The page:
In Chapter XIII of 'Learning and Teaching', the authors address the issue of getting and holding the attention of students. Many of their points echo what John Milton Gregory says about the subject in 'The Seven Laws of Teaching'.
These are excellent reminders for us, especially as we near the end of the school year.
"[The teacher] must have the undivided attention of his class if he is to teach well. If the pupil's attention is somewhere else, the pupil himself might just as well be somewhere else...for either the pupil is getting nothing at all or he is getting the wrong impression and distorted notions and is being established in the habit of inattention."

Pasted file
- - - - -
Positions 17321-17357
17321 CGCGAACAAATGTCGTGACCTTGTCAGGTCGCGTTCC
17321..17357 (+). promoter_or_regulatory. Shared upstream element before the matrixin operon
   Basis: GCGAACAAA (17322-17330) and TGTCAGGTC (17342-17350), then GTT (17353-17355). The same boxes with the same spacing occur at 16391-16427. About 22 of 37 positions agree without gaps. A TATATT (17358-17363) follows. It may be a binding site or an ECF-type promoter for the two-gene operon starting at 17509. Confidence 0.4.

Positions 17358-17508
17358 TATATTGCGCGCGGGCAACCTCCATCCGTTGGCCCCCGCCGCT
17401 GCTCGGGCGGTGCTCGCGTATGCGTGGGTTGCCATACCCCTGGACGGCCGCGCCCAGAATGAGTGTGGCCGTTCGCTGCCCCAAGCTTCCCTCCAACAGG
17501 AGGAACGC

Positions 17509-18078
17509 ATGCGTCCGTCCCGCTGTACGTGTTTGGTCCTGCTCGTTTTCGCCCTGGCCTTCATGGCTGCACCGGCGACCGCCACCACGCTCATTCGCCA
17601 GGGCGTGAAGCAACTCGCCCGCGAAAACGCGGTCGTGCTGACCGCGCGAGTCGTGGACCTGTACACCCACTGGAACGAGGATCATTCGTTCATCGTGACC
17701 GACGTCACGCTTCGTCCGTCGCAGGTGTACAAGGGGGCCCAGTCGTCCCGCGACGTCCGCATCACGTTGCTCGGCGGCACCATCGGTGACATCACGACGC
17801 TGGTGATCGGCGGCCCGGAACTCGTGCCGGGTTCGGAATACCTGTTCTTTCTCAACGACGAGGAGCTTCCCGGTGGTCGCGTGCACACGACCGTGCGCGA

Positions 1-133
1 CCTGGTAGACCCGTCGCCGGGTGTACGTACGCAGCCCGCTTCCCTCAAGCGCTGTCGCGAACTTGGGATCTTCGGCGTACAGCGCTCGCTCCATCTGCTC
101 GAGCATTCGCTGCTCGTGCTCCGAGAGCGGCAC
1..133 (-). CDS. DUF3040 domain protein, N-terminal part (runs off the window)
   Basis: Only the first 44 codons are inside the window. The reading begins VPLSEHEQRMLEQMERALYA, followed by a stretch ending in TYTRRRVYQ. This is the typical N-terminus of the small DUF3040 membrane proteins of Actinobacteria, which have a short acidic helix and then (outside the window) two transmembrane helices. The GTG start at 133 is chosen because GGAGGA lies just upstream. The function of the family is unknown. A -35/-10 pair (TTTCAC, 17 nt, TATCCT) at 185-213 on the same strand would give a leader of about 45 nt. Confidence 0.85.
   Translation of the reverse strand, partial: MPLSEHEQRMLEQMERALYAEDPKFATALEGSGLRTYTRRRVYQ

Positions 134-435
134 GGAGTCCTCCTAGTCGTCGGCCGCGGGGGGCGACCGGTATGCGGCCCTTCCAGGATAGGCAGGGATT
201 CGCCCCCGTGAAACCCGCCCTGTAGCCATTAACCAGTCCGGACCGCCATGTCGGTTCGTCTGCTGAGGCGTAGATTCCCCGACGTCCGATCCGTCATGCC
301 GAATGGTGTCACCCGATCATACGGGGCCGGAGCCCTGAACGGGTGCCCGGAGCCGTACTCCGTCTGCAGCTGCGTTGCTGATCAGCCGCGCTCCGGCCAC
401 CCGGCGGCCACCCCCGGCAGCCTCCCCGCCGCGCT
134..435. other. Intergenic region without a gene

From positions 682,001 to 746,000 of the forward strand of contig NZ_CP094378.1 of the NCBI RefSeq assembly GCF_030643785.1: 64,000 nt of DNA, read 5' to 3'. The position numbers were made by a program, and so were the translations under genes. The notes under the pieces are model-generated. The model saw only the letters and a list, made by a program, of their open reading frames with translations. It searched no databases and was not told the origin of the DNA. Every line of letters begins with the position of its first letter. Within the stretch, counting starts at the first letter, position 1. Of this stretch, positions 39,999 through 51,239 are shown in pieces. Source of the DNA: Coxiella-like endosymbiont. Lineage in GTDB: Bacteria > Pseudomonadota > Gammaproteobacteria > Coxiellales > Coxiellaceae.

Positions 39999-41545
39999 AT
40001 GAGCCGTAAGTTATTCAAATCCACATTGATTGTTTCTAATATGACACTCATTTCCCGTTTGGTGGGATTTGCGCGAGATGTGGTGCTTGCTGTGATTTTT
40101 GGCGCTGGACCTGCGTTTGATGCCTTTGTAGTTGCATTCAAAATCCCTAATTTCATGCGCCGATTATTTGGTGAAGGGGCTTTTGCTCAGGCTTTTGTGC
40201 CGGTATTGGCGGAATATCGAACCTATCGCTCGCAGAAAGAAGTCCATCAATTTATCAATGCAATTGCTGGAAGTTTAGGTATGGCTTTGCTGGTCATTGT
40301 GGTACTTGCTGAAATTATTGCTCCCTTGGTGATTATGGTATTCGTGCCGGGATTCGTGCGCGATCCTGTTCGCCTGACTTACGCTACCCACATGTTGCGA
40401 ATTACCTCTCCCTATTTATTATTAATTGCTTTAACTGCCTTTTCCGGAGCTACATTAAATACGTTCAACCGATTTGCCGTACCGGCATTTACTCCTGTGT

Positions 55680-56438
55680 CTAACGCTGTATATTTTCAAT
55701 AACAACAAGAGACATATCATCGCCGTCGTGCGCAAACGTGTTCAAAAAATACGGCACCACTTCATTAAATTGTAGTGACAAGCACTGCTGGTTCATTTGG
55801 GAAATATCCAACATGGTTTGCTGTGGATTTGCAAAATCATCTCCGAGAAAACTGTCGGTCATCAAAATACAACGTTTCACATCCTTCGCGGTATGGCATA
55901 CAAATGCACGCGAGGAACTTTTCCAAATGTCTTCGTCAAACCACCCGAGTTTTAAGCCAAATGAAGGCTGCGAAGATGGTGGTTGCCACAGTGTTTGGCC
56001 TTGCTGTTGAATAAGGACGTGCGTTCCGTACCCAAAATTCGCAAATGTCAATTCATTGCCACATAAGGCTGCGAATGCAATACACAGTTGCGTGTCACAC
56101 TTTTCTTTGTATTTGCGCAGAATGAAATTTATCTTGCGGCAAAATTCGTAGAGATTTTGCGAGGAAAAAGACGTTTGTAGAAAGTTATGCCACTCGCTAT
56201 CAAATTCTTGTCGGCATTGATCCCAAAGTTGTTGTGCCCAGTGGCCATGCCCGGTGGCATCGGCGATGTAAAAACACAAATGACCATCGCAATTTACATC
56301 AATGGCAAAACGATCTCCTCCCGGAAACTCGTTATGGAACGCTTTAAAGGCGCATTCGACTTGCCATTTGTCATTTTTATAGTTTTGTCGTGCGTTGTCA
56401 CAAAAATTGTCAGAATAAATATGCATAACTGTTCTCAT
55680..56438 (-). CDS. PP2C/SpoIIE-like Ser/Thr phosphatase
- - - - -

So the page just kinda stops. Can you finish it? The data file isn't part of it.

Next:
"The best way--in fact the only way--to get attention is to arrouse interest."
"Voluntary interest...should be expected only as a result of interest in some ultimate purpose to which the lesson contributes. Interest is the motive; attention is the resultant state of mind. If we can get our pupils genuinely interested, we amy be sure that the attentive attitude, whole-souled effort and activity, mental and physical, genuine absorption in what is being said or done will be the result."